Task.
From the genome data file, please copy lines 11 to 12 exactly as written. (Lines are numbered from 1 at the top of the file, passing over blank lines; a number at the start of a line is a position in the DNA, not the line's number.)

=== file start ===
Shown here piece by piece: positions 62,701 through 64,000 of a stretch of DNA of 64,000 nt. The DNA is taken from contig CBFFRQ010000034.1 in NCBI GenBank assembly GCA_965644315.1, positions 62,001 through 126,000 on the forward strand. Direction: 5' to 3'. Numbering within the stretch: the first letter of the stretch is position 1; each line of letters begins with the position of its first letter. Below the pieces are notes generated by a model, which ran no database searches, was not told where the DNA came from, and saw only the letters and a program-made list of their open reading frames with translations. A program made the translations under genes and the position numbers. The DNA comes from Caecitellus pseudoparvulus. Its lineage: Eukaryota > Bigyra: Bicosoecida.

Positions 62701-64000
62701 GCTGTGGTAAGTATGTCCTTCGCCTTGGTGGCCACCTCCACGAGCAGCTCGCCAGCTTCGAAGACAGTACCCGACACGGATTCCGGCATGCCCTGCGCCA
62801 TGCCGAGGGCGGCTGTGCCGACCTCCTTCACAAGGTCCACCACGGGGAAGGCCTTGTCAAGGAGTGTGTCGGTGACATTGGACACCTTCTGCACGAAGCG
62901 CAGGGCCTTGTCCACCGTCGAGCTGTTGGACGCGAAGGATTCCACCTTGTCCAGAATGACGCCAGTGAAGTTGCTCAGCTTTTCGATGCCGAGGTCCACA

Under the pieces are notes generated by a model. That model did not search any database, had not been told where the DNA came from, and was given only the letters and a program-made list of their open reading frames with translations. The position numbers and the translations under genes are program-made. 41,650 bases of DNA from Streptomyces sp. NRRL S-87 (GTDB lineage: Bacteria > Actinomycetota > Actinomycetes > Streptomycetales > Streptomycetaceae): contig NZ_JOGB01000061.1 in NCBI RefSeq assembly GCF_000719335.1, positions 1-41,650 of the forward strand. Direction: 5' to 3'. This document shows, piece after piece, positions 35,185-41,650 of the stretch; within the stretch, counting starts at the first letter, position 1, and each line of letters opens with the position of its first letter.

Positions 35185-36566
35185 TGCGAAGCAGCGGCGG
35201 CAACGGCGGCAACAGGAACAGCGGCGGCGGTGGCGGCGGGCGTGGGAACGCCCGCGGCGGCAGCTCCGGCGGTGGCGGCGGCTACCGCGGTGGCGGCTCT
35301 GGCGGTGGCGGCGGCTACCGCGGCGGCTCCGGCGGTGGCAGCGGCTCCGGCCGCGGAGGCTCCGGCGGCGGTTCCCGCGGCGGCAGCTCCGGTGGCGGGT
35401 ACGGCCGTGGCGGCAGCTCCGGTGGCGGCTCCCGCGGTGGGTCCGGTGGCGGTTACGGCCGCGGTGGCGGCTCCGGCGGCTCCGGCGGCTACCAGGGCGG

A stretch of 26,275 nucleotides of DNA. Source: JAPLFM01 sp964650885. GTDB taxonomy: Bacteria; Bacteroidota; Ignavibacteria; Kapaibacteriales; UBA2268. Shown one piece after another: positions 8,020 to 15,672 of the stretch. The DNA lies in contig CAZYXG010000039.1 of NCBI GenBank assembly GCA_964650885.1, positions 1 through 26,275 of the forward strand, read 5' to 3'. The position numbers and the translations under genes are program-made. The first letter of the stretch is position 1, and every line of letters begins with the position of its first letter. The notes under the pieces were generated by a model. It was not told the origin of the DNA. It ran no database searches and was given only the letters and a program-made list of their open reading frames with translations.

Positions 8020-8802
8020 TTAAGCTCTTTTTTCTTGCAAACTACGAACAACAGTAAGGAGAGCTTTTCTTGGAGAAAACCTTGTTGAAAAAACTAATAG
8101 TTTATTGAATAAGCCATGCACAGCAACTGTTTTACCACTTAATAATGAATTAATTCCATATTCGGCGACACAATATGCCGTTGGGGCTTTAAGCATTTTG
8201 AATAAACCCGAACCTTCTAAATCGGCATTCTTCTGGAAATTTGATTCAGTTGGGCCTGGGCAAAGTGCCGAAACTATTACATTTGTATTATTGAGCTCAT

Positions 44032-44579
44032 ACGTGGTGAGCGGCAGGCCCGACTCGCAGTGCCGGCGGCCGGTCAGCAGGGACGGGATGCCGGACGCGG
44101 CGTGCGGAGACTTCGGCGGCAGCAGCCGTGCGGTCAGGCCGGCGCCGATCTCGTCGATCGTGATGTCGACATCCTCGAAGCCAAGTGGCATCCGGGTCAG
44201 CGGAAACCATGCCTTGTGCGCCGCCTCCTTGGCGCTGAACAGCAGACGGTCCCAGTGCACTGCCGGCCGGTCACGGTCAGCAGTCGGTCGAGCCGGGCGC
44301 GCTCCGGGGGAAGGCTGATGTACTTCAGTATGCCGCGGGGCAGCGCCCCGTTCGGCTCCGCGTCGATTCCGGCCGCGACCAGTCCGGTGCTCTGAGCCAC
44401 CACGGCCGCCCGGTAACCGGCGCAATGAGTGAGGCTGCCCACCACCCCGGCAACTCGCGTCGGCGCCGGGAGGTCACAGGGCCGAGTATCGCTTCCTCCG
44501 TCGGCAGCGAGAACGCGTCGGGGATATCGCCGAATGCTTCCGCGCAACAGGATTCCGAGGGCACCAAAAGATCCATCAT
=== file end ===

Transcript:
35401 ACGGCCGTGGCGGCAGCTCCGGTGGCGGCTCCCGCGGTGGGTCCGGTGGCGGTTACGGCCGCGGTGGCGGCTCCGGCGGCTCCGGCGGCTACCAGGGCGG

A stretch of 26,275 nucleotides of DNA. Source: JAPLFM01 sp964650885. GTDB taxonomy: Bacteria; Bacteroidota; Ignavibacteria; Kapaibacteriales; UBA2268. Shown one piece after another: positions 8,020 to 15,672 of the stretch. The DNA lies in contig CAZYXG010000039.1 of NCBI GenBank assembly GCA_964650885.1, positions 1 through 26,275 of the forward strand, read 5' to 3'. The position numbers and the translations under genes are program-made. The first letter of the stretch is position 1, and every line of letters begins with the position of its first letter. The notes under the pieces were generated by a model. It was not told the origin of the DNA. It ran no database searches and was given only the letters and a program-made list of their open reading frames with translations.